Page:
A number of data protection authorities (DPAs) around the globe have issued press releases confirming their involvement in the 2016 global privacy “sweep”, which kicked off on April 11th. This year’s initiative involves a coordinated investigation by 29 DPAs into the practices of internet-connected (Internet of Things or IoT) devices, such as fitness and health trackers, thermostats, smart meters and TVs and connected cars. The work is being coordinated by the Global Privacy Enforcement Network under the leadership of the UK Information Commissioner’s Office. Continue Reading
On 12 April 2016, the European Commission launched a public consultation (the “Consultation“) on the ePrivacy Directive (2002/58/EC; the “epD“). Interested parties who wish to participate have until 5 July 2016 to submit responses to the Commission’s 33 questions.
From the moment that the Chairman of the Article 29 Working Party, Isabelle Falque-Pierrotin, announced at a press conference on 3rd February this year that the Working Party would assess the standing of the EU-US Privacy Shield under EU law, privacy professionals have been waiting to see what the Working Party’s view would be. Earlier this week, on 13th April, the Working Party provided their initial opinion. On the one hand, the Working Party welcomed the significant improvements of the Privacy Shield as a positive step forward. Yet, on the other hand, the Working Party set out their strong concerns on the commercial aspects of the Privacy Shield and the ability for US public authorities to access data transferred under the Privacy Shield. The opinion concluded by urging the European Commission to resolve these concerns and improve the Privacy Shield. Continue Reading
Last Friday, the EU Council has adopted its position at first reading on the data protection reform. This prepares the way for the final adoption of the legislative package which includes the General Data Protection Regulation (GDPR) by the European Parliament on 14 April 2016. This formal adoption by the EU Council comes after the compromise agreed with the European Parliament on 15 December 2015.
On April 5, 2016, the National Telecommunications and Information Administration (NTIA) initiated an inquiry to review the potential benefits and challenges presented by the Internet of Things (IoT). In its Notice and request for public comment (RFC), NTIA is seeking input on the current IoT technological and policy landscape with a goal of developing recommendations—in the form of a Green Paper—as to whether and how the federal government should play a role in fostering the advancement of IoT technologies.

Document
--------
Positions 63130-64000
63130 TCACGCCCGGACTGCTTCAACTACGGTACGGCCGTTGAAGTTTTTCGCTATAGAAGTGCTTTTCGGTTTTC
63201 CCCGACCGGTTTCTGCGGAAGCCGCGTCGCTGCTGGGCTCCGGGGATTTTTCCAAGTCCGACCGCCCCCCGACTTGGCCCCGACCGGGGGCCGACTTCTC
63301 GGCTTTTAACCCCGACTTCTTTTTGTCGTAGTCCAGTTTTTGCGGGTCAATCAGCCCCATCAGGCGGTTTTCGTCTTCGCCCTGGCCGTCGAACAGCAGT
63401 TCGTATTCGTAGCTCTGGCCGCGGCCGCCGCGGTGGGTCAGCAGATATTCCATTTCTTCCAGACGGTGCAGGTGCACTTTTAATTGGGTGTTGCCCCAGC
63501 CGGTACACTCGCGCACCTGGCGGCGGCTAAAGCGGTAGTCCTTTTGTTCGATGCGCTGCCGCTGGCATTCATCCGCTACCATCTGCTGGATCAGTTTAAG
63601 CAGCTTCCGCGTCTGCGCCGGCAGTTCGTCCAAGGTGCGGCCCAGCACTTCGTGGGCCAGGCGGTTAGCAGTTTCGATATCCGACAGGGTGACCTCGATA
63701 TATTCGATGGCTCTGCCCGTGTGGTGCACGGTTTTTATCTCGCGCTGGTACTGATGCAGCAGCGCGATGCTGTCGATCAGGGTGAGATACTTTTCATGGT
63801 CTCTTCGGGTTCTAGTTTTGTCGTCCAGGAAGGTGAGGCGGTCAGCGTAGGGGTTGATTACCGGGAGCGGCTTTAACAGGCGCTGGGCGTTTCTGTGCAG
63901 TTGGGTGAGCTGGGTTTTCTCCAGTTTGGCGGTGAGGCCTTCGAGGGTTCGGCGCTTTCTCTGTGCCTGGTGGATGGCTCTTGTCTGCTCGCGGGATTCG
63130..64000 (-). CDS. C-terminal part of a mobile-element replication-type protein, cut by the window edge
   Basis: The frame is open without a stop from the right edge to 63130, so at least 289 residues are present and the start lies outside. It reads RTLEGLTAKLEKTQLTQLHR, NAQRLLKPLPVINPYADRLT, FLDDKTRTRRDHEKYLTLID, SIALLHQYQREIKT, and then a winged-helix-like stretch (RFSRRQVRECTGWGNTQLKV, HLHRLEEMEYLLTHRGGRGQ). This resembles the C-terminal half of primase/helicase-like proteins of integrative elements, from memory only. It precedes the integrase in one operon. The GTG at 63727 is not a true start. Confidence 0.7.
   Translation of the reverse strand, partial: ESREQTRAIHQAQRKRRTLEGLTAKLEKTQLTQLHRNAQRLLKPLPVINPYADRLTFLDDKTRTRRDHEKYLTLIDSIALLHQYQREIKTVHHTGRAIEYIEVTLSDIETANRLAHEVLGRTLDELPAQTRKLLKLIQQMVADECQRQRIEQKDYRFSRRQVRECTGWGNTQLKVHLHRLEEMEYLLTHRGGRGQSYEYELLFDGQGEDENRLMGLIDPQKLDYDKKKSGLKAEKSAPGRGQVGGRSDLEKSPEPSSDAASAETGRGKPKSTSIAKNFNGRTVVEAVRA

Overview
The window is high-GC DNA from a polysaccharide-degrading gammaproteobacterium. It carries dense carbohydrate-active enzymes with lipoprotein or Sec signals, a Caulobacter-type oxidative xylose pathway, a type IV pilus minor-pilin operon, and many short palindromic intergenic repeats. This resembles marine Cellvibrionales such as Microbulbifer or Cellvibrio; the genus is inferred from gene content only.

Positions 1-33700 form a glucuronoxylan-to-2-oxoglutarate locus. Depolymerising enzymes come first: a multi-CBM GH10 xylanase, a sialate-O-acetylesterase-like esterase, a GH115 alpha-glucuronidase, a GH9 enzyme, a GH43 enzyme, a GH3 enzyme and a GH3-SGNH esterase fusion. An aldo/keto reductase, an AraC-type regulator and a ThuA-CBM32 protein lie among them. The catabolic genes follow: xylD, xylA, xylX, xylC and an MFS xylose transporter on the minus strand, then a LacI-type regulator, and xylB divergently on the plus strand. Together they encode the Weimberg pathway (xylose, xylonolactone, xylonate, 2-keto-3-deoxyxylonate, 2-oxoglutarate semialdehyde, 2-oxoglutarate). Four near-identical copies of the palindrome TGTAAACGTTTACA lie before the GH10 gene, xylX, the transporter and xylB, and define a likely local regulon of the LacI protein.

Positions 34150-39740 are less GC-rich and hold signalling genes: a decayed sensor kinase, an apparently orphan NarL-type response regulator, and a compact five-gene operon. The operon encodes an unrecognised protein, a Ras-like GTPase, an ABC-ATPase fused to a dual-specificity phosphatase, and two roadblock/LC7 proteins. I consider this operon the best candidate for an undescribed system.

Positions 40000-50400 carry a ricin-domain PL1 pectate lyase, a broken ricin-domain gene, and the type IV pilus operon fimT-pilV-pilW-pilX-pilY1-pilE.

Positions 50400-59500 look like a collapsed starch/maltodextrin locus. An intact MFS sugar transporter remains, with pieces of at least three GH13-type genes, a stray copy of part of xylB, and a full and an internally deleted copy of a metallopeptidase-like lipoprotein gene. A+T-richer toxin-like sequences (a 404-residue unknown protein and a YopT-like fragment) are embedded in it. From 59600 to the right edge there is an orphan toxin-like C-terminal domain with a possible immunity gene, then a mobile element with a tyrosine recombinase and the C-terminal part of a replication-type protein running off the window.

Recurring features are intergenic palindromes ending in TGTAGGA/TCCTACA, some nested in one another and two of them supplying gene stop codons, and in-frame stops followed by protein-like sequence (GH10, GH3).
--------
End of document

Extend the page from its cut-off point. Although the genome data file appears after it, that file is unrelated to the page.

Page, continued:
Comments are due on or before May 23, 2016 at 5:00 p.m. eastern; parties across industry sectors are encouraged to comment. Continue Reading
The FTC released this week a web-based tool to assist mobile app developers in determining which federal privacy laws apply to their mobile health applications. The tool asks developers a series of ten targeted questions that help a user determine whether HIPAA, FTC, and/or FDA rules and regulations might apply.
The interactive developer tool presents users with questions that include topics such as:
- the type of information the app will create, receive, maintain, and transmit
- the type of entity creating the app (or on whose behalf the app is created)
- the purposes of the app
- the information the app will provide to consumers and/or patients
The answer to each question points the user to the laws and regulations that may likely apply to the app. The tool also directs users to definitions for common regulatory terms, links, tips and guidance regarding compliance, and other federal agency resources. Continue Reading
Hogan Lovells hosted the second annual Health Privacy Law Forum (HPLF) for health privacy professionals yesterday. Participants spoke with Deven McGraw, Deputy Director of Health Information Privacy at the U.S. Department of Health and Human Services (HHS) Office for Civil Rights (OCR), and former Federal Trade Commissioner (FTC) Julie Brill, now a partner at Hogan Lovells and co-chair of its Privacy and Cybersecurity practice. Continue Reading
The revamped audit protocol for the upcoming HIPAA Phase 2 audits has been released by the US Department of Health and Human Services Office for Civil Rights (OCR). The audit protocol, which is posted on the HHS website, includes new requirements added by the 2013 Omnibus Final Rule for HIPAA covered entities and business associates. The Phase 2 audits will be more focused, and the stakes will be higher: the agency has indicated that audits may, in certain circumstances, lead to full compliance reviews—with the potential for fines or settlement agreements related to alleged HIPAA noncompliance. In addition, business associates will be subject to HIPAA audits for the first time. Continue Reading
On March 15, 2016, the Federal Trade Commission (FTC) reached an agreement with Lord & Taylor to settle charges that the luxury department store brand engaged in allegedly deceptive native advertising practices by failing to disclose and accurately represent its relationship to online magazines and fashion “influencers” who promoted the brand. This latest enforcement action follows the FTC’s release of a policy statement on native advertising practices and a companion set of guidelines for businesses. The action provides a cautionary tale with practical lessons about the importance of transparency in marketing strategies that mimic the look and feel of surrounding content. Continue Reading
Please join us for our April 2016 Privacy and Cybersecurity Events.